Making Your Own Leaflets
A. Making words count
People won’t read a long, complicated leaflet. So keep your sentences short and clear, and don’t use language or acronyms your audience may be unfamiliar with. Use descriptive headings, subheadings and quotations to get your main points across, and use three or four headings to a page so that if people only read the headlines they will still get the message.
The leaflet must answer the questions: what, where, when, why and who.
It must tell people specifically what they can do to help. Include a telephone number and contact.
If you make outlandish, loaded statements, readers won’t take the information seriously. Words like “oppression,” “injustice,” and “ridiculous” can be heavy. Rather than telling someone that something is an injustice, explain it so that they can’t come to any other conclusion.
You don’t have to be an art major or a computer programmer to make badass fliers. Microsoft Word is an incredibly easy, powerful design tool. Yes, Microsoft sucks, but they made a good program.
Open up Microsoft Word. Go to FILE, then PAGE SETUP and pick the orientation of your file (horizontal or vertical?). Click VIEW, TOOLBARS, DRAWING. This brings up a bar of handy icons. You can make lines, insert text boxes, and add images.
After you insert a picture, (do this by clicking INSERT, PICTURE, FROM FILE) double click on it. This brings up a menu of other things you do to the image. Click the LAYOUT tab and click “in front of text.” This makes it so you can move the image anywhere on the screen by dragging.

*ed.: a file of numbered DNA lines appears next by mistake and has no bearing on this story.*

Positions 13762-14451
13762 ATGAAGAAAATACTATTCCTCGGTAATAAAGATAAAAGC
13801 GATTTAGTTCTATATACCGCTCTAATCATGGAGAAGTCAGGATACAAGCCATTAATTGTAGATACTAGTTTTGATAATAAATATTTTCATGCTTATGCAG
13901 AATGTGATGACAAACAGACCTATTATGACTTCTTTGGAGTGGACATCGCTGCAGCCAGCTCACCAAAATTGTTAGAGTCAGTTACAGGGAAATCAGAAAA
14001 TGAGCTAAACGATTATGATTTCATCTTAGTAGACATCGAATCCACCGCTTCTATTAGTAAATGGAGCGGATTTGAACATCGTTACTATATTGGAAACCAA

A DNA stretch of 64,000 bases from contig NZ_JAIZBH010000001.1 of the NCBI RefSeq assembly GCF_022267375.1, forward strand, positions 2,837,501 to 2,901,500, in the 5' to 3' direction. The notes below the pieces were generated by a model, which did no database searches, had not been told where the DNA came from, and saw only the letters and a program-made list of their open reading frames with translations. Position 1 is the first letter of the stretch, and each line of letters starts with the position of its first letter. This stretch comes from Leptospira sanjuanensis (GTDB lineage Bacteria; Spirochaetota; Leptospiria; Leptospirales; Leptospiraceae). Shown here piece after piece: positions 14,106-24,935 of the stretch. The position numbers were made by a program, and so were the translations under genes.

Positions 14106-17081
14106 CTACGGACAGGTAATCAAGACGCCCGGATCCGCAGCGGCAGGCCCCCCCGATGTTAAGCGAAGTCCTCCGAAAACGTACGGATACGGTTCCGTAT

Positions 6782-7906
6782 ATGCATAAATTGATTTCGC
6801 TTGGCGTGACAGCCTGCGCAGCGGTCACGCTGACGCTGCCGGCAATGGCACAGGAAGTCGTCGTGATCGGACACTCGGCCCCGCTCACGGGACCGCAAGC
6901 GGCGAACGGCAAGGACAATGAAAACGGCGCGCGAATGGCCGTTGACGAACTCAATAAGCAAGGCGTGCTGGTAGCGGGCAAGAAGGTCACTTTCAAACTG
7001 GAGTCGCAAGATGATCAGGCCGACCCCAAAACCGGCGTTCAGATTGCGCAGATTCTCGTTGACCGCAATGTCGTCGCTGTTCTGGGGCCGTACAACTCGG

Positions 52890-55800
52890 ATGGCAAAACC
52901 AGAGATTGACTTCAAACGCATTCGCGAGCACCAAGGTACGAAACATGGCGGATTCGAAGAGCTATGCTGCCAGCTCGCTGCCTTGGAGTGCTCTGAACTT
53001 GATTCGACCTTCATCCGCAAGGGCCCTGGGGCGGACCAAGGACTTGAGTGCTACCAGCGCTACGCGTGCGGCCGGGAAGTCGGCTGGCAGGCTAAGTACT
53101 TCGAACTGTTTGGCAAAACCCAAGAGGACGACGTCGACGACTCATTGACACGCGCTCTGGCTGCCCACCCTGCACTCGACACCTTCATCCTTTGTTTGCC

In some Word programs, when you click FILE, NEW you can choose to use a template (there are a few types, like brochures, leaflets). Pick one, and mess with it to make it your own.
Here are some general design tips:
Keep a file of well-designed, easy to read leaflets. Look at what others have done, decide what you like and what works best, and copy it.
Students have access to incredibly powerful computers on campus. Take advantage of these. Also, take advantage of the artists and designers in your groups. Learn from each other.
White space is a design element. Don’t box in everything. It makes the leaflet feel heavy.
PROOF READ. Spelling and grammar errors, and poor writing, hurt credibility.
Don’t use small print. Write concisely instead.
Don’t write out fliers by hand. Typed fliers are easier to read, and look more “professional.”
Use simple fonts, like Ariel or Helvetica. These are san serif (without the little feet).
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Students don’t need to have fliers approved before handing them out, although many college campuses require this. There aren’t restrictions to where students can leaflet, but the West Mall and South Mall are the most trafficked areas.
Don’t wait for people to approach you. They won’t. Walk up to them and explain what you are doing. If you’re having a demo or teach-in, say something like, “This explains why we’re out here today,” then move on. If you are just handing out leaflets, say a quick, interesting statement. For example, if leafleting sweatshop fliers you may say, “Information on Nike using child labor,” then move on.